In my last post I began my introduction to the world of fibre and how I came to discover my optimal intake-level of the f word. Knowing your numbers is great in theory, but if you do not know how to track your fibre then you will have no idea how you are doing. Sure, your symptoms may indicate that things are not going well, but you will not know how the fibre or the food is affecting you. The solution is … food journaling!
For those of you who have been diagnosed for awhile, you have probably received this recommendation many times before. If you are anything like me, I blissfully ignored it. I became so aggravated any time someone suggested that I track my food, and even worse my symptoms, and my feelings. And then I had one too many “episodes” and could no longer ignore the repeated recommendations of my dietitian to begin tracking. So, pen and notebook in hand, I began the tiresome task of writing everything down. When I say everything, I mean absolutely everything.
What to track?
- Track how much (ex. 1 slice of whole wheat bread, ½ cup of unsweetened applesauce etc.) and how it was prepared (ex. peeled, cooked, grilled, poached, raw etc.)
- DO NOT forget to track your liquids, especially water
- Track when you ate it
- Track how you physically felt throughout the day (ex. felt bloated after lunch, solid BM after breakfast, cramps after dinner etc.)
- Make note of details relating to your BM (bowel movement), this would include color, consistency, smell, easy or difficult to pass
- Track how you felt emotionally (ex. felt stressed all day, very positive day etc.)
- Write down any event you may feel was significant
- Make note of any physical activity you did that day and for how long – in addition, if your IBS felt better or worse as a result
- For women, if you are on your period, be sure to note this as it can drastically change your symptoms
Now that you know what to track, how should you track? There are so many options that you can use, I have tried both the manual options and a few of the online options. Here is a sampling of what you can use:
- Notebook – just like a diary, you can just make a new entry each day and jot down all of the details as listed above.
- Spreadsheet – I am a girl who loves her spreadsheets. I love to create an Excel file for pretty much everything, so journaling was no different. My philosophy is, if you can make it visually appealing and thoughtfully organized, you will be more likely to use it.
- Worksheets – Some dietitians will give you a worksheet that you can use to track your food, and if not, make your own, maybe using a spreadsheet!
- Online – There are unlimited online choices. In the past, I have used Fitday (the free version) and I currently use Livestrong (paid version, but will likely switch back to the free version next year). These providers have all of the information available online, so you do not have to wonder how much fibre is in the food you are eating, or what the nutritional break down is of a Tim Hortons blueberry bran muffin. These are useful tools because they can show you whether or not you are reaching your RDI for various nutrients, it has a “journal” option that allows you to track your symptoms, as well as your fitness and other activities. My husband is a valiant Fitday supporter, but, Livestrong is prettier and has lots of articles relating to fitness and food. A friend of mine uses a similar paid tool on the Women’s Health website and I also know that many runners use SparkPeople. However, it does not matter which option you choose, it just has to work for you.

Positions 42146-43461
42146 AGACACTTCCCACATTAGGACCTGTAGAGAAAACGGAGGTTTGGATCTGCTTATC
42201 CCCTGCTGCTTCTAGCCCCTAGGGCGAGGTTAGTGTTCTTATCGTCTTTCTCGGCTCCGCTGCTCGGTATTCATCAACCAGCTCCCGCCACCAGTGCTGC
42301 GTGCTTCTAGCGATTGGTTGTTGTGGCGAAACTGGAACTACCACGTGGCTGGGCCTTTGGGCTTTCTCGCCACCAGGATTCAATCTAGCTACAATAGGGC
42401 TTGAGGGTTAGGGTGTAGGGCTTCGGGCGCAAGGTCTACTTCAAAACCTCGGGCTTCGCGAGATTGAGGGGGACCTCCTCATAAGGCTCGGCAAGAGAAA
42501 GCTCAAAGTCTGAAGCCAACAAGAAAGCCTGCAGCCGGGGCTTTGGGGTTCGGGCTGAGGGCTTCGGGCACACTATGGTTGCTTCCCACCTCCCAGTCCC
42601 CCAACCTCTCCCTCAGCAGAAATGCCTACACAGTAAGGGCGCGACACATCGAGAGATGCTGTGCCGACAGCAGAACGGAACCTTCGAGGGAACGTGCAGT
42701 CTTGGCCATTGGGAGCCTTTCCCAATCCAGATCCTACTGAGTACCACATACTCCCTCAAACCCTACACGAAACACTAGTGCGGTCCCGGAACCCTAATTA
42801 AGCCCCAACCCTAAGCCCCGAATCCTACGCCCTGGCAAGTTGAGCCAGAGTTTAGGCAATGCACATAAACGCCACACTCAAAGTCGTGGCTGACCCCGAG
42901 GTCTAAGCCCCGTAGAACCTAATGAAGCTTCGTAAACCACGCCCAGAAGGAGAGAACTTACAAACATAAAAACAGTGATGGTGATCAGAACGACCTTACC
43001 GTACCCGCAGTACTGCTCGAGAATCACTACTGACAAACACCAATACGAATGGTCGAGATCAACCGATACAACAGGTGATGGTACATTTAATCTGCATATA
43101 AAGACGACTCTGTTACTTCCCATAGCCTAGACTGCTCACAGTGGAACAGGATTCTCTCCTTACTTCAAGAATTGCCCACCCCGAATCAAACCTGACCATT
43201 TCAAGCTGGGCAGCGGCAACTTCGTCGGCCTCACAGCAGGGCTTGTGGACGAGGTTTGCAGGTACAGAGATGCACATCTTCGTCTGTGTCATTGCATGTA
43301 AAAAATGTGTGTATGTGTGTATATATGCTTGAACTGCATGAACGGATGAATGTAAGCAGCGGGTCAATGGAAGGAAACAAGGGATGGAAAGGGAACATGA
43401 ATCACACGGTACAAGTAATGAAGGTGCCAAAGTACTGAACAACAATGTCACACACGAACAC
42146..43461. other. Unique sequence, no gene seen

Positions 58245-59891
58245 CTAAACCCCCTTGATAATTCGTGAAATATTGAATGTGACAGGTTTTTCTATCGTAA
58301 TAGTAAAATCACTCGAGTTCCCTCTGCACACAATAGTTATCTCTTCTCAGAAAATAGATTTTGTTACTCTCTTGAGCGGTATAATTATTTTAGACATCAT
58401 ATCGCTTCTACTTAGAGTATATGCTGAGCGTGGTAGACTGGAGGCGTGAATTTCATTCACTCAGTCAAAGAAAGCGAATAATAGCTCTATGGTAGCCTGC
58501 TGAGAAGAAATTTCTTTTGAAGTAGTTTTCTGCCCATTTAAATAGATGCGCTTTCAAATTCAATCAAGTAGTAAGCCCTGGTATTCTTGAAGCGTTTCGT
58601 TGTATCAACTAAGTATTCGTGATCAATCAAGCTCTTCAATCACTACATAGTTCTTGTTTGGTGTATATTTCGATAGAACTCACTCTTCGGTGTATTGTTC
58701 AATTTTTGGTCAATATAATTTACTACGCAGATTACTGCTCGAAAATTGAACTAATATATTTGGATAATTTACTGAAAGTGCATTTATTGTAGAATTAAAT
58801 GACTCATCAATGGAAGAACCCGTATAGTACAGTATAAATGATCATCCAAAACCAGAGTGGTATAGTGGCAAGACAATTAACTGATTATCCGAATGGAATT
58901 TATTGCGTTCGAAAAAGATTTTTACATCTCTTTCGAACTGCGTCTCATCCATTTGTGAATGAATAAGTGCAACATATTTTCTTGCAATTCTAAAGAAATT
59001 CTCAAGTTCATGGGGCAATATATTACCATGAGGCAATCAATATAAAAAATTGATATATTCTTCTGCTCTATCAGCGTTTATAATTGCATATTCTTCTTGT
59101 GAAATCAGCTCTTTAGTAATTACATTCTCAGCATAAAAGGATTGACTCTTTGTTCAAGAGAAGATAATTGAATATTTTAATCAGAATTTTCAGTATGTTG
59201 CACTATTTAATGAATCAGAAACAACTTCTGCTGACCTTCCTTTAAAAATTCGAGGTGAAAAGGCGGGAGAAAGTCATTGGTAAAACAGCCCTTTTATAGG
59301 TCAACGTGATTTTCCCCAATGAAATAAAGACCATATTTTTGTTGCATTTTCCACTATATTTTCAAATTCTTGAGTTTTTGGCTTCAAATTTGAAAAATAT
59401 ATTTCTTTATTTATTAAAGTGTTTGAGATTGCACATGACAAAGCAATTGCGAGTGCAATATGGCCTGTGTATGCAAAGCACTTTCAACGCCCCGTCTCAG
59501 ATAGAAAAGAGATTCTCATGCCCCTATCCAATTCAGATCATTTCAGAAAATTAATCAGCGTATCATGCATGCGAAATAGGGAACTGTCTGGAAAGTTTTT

- Mobile – most, if not all of the websites listed above also have apps that you can download to your iPhone or iPod so you can track on the go. They also sync up to the online versions.
When keeping a food journal, ensure that you track for a minimum of two weeks, but preferably a month. This will allow you to track a wide variety of foods and it will give you a clear idea of your eating habits and how your symptoms relate to what you eat.
Once you have tracked for the allotted time, you should analyze the results and make adjustments accordingly. For example, if you notice that every time you eat turnip your guts are a-rumble, maybe you should stop eating this gas-inducing food. If you notice that when you eat food high in refined sugars that you have the runs, maybe it is time to re-think your sugar intake. If you notice that no matter what you eat for breakfast, you are having problems, maybe change the time you eat breakfast. Perhaps you discover that an after-dinner walk makes you feel much better, you should ensure that you do this every night because it gives you relief. What happens if you have strong symptoms and cannot figure out the trigger? Check your food intake on the previous day. Often times, it is the food that you ate yesterday that creates the symptoms you feel today. If that does not work, did something happen in your life that could have triggered the symptoms?
Below are some screen shots from both Fitday and Livestrong to give you an idea of what their interfaces look like. Check back for Part 3 in my f word series.
|Screenshot of Livestrong's MyPlate|
|Screenshot of Fitday's interface|